Thursday, October 30, 2014

Trends: Butter Coffee

Butter and coffee are two of the greatest food discoveries of all time. The smell of coffee brewing will stop you in your tracks at the office and force you to wait in the break room; cup in hand. A warm, buttery croissant will make you fall off of that diet wagon two hours after you have committed to eating healthier. So what happens when you combine the two? What happens when you put butter in your coffee?

Balk if you will, but putting butter in coffee is a new paradigm only to the Western world. In Tibet, Monks have been adding butter to tea and the occasional coffee for thousands of years and Nomads are known to drink 40 cups of this calorie rich drink a day. Men meet in Moroccan cafes and smoke hookahs while sipping on salted butter coffee and discussing the politics of the day. In Sweden, a tradition called fika invites people to take a coffee break with friends or family; some people adding a knob of butter to their afternoon pick-me-up, often as much as 1/5 a stick of butter to a 12-14oz cup of coffee. 

Most people are turned off by the idea of butter in coffee even though butter is made solely from cream (salt optional). The important thing to keep in mind is the type of butter that is being used in the preparation of the beverage. Western butter coffee drinkers urge the importance of using grass-fed butter, the easiest to find in Lafayette being Kerrygold Irish Butter and Oraganic Valley's Pasture Butter.

Only grass-fed butter has the right fats that regulate cholesterol, not add to it. Grass-fed butter has the best ratio of omega-6 to omega-3 fatty acids, which can reduce body fat. It is a good source of vitamin K which, according to some studies, reduces the risk of heart disease. Drinking it each morning supposedly puts your body in the routine to burn fat all day, helping you trim down overall.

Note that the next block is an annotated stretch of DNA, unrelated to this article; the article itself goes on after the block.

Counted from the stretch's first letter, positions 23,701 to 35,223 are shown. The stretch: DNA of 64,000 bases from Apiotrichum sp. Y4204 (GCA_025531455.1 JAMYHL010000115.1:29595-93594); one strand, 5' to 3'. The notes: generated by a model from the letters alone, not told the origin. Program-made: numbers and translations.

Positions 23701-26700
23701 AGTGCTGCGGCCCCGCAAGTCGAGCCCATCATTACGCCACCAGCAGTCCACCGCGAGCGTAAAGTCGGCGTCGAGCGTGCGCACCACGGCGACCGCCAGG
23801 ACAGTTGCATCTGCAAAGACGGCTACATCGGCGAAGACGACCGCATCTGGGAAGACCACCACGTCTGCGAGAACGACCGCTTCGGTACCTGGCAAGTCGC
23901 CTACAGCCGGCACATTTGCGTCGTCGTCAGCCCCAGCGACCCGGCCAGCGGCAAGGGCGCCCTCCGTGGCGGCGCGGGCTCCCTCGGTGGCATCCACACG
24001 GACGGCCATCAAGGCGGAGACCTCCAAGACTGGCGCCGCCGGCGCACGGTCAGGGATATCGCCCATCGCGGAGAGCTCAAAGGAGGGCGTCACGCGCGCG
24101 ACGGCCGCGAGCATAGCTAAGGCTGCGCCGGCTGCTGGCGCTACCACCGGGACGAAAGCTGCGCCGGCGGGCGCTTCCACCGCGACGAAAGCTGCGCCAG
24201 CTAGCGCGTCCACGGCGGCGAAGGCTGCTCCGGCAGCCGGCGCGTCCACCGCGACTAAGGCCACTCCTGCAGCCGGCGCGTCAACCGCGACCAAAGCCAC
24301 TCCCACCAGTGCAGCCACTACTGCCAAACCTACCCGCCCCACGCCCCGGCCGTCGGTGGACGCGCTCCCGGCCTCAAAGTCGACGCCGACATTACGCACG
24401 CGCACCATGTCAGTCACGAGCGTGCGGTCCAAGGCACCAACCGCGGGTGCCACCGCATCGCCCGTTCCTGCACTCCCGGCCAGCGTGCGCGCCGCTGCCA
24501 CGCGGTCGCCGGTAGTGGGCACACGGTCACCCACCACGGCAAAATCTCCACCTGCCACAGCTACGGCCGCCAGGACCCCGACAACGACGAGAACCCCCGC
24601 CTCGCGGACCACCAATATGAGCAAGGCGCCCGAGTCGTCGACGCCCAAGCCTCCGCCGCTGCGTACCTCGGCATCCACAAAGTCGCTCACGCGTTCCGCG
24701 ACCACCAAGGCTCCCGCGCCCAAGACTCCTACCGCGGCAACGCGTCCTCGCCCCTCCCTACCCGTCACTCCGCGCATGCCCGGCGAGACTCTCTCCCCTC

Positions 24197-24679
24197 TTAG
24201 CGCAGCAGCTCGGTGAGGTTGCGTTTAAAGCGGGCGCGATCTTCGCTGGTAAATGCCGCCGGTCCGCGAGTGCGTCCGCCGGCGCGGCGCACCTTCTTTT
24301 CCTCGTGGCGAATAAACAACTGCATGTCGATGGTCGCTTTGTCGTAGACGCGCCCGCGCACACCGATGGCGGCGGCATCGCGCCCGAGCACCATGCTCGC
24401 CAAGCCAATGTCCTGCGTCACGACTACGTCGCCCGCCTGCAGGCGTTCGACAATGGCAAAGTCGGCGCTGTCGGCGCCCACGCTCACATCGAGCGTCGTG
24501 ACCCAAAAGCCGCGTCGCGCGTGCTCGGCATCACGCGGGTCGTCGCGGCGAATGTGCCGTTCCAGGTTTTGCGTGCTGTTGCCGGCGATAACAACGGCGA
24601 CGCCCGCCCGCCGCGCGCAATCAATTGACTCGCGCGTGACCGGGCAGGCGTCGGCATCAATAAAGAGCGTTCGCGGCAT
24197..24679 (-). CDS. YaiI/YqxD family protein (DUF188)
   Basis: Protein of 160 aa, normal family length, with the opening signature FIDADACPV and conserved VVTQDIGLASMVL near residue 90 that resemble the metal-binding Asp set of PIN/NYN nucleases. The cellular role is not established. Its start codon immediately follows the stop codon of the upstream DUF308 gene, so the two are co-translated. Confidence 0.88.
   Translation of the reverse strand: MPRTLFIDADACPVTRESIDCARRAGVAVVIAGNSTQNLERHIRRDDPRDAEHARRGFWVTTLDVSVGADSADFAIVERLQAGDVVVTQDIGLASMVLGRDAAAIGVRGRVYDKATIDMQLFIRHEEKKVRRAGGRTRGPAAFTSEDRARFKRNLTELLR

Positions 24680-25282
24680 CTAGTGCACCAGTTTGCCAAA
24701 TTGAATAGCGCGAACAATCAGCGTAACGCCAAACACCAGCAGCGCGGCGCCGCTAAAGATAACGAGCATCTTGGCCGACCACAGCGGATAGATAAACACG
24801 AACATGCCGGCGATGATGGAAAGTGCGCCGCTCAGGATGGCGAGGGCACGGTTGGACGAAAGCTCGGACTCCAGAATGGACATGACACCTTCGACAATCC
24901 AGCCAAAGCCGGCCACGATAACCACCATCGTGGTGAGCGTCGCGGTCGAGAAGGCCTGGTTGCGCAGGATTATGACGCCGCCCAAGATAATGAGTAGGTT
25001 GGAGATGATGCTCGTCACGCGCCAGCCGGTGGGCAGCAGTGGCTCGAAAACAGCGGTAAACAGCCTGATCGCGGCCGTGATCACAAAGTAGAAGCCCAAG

“Bulletproof Coffee”, as it is known in America, claims to give you energy as well as increase cognitive function. Mixed with more healthy fats from coconut oil, this amped up drink will help produce ketones, which are created when your body creates energy from fat rather than carbohydrates. Proponents even say you can literally feel when it kicks in; a caffeine buzz lasting for about six hours and subsiding without the crash. 

Two tablespoons of butter in your coffee is all you need to replace a breakfast meal altogether. The butter provides your body with essential fats and calories and is a higher performance blend than a carb source making this a quick alternative for people on the go.

Why is something that’s been around so long just now trending in America? When will it show up in Lafayette? I don’t think we’ll see Bulletproof Coffee on the menu of any national chains just yet, but we may see it creep its way into local coffee shops that tend to be more adventurous and experimental. If your favorite cafe doesn’t want to add it to your drink, you may want to BYOB. Regardless of the health claims, people will jump on this trend just for novelty's sake. Look for the biggest population of Bulletproof drinkers to be college students and Cross-fitters looking for the extra edge.

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